northwayNo one who has known us for a long time is surprised that we have become foster parents. Personally, I am always a little annoyed by the people who easily say “yes” to life-changing decisions. “We toured this house once, and immediately put in an offer.”  Nothing against them, it’s just not me. I was the girl who needed to go to every store within 10 (okay mom, 20) miles, and then back to the first before buying my prom dress. My partner and I were together six years before getting married and buying a house. Two years later, we got a dog.

We didn’t always know we were going to be foster parents. We weren’t always “those kind of people.” We met working at summer camp, group homes and residential treatment centers. Lori teaches kids with emotional and behavioral disabilities. I am a case manager for individuals suffering from mental illness. Most of the foster parents I have met aren’t “those kind of people” either. I have met many nice individuals with an open idea to family.

We were drawn to stories of kids in foster care, stories of redemption and stories of people finding family. After being drawn in by those stories over and over again, we attended an informational meeting. We talked about kids we could to parent. After much deliberation, we said we were ready for 1 or 2 kids, ages 4 and under. You know that saying, “you make plans and God laughs?”

We said “no” to the first two phone calls we received (yes, you can say, “no”). Then, we received a phone call for a little boy who we were meant to parent. He was a 3-day-old, healthy baby boy. We could have easily stopped there. But for us, there has been no looking back. We went into this to build our family. We are licensed to foster-to-adopt. Along the way, we have fostered, taking in three emergency placements, which turned out to be for a short time. We then decided to bring our little guy’s big sisters, ages 5 and 11, into our family. It took us nearly four months to make the decision, but we’re glad we did.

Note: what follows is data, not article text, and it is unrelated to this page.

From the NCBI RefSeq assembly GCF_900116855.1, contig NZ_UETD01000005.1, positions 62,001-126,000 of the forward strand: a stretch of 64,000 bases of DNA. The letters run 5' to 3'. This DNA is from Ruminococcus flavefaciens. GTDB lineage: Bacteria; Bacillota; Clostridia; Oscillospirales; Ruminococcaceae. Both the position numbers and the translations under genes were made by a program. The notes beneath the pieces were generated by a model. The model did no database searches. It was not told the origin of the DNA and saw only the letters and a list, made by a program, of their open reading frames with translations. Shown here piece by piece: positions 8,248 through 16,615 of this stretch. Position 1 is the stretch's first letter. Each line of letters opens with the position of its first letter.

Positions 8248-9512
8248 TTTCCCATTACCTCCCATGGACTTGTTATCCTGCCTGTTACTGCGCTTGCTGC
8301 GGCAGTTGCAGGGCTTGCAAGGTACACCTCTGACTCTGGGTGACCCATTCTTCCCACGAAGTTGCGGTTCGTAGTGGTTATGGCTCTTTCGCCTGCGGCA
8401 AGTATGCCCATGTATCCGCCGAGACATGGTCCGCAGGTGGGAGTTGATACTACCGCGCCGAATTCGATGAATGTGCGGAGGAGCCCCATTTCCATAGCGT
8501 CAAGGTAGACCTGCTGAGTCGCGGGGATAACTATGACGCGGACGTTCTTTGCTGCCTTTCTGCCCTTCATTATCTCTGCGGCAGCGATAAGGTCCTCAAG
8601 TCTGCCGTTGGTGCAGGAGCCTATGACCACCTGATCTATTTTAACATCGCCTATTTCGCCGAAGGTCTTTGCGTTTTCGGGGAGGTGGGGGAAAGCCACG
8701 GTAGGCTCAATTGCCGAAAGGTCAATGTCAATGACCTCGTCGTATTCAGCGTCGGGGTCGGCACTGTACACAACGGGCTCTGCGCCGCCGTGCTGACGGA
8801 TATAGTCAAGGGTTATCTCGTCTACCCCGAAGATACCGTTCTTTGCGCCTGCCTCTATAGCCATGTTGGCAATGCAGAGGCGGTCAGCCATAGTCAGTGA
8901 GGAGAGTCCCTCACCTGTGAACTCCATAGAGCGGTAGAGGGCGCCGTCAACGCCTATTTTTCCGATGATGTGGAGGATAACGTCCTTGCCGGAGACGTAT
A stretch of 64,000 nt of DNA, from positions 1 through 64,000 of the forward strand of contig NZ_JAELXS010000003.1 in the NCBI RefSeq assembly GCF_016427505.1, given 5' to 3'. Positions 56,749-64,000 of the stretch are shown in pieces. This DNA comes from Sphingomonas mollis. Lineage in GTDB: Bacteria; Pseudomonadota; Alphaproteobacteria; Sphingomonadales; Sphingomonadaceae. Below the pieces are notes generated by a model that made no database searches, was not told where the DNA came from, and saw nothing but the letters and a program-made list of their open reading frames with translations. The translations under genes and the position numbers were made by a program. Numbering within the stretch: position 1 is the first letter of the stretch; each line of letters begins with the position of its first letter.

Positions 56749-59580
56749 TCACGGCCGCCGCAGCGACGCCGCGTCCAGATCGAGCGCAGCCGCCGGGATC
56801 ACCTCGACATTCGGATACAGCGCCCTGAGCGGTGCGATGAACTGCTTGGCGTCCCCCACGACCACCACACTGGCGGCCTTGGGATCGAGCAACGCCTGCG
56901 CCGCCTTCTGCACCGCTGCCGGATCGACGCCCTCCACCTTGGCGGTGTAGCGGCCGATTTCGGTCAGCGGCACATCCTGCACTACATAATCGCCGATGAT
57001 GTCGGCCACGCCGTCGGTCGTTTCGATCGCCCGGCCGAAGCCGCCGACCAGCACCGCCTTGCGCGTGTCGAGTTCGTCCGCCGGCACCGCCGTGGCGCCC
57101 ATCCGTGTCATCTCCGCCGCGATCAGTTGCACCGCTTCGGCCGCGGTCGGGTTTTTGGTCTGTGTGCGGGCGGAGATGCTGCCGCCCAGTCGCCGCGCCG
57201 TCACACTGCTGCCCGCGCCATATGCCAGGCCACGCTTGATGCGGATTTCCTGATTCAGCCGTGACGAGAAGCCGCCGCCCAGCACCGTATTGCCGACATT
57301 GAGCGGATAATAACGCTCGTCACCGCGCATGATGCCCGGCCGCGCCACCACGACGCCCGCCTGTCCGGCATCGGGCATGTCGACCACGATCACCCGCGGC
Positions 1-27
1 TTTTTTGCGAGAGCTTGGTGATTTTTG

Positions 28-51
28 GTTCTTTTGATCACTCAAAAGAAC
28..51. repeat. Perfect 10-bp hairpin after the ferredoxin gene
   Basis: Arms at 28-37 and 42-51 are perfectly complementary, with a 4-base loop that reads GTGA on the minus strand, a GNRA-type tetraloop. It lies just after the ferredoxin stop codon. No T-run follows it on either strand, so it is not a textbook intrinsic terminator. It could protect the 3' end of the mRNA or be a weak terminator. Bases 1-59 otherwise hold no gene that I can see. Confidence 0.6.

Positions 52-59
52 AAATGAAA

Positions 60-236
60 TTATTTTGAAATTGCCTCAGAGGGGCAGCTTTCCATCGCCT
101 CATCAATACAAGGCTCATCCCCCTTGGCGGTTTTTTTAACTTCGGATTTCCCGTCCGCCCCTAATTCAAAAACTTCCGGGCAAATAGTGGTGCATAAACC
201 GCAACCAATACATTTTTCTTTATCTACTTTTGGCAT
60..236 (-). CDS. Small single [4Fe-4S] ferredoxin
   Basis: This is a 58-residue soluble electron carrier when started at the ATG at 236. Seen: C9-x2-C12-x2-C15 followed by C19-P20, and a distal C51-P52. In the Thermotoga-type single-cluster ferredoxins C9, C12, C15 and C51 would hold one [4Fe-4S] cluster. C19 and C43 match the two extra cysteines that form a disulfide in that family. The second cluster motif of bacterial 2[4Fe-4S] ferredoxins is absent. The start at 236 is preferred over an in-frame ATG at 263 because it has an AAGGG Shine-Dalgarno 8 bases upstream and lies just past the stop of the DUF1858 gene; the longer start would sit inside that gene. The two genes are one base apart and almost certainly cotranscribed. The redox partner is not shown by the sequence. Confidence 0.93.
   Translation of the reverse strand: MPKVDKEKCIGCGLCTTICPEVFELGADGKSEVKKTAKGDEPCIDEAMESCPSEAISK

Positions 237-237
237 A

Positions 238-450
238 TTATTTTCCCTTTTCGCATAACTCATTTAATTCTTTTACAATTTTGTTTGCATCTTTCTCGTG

While tucking my 5-year-old into bed, she asked, “How come you didn’t want a baby to grow in your tummy like your sister-in-law?” I told her if I had a baby in my tummy the baby wouldn’t have been as sweet, caring, smart or funny as she was. And it’s true.

Sometimes I wonder if I have what it takes to parent these kids, who have been through so much. I don’t know if I am strong enough. But, I remember if they weren’t here going through this with me, they would still be on this path. The idea of them out there alone sparks my mother bear instinct. Sometimes, I can’t do much more than wrap them in a hug, but they need to be here for me to do that.

~Jean Northway, licensed foster parent


Becoming a foster family wasn’t an easy decision, but it was the right decision — 2 Comments

  1. Becoming a foster parent was the best decision for my husband and I. We already have been raising our grandson since he was 2 days old but he seemed to be very lonely. So after much decision and talking we had the chance to take in my great nephew, and the process was started. After only 2 months of welcoming little C into our home we were a licensed level two foster home. Maureen was great with us through the whole process. The home study was more laughs than we had in a long time. We can’t wait to see what the future brings for our family. Each day seeing these boys grow together is such a happiness deep with in the soul. We may not have much money but we have all the love and happiness to make the boys very happy.

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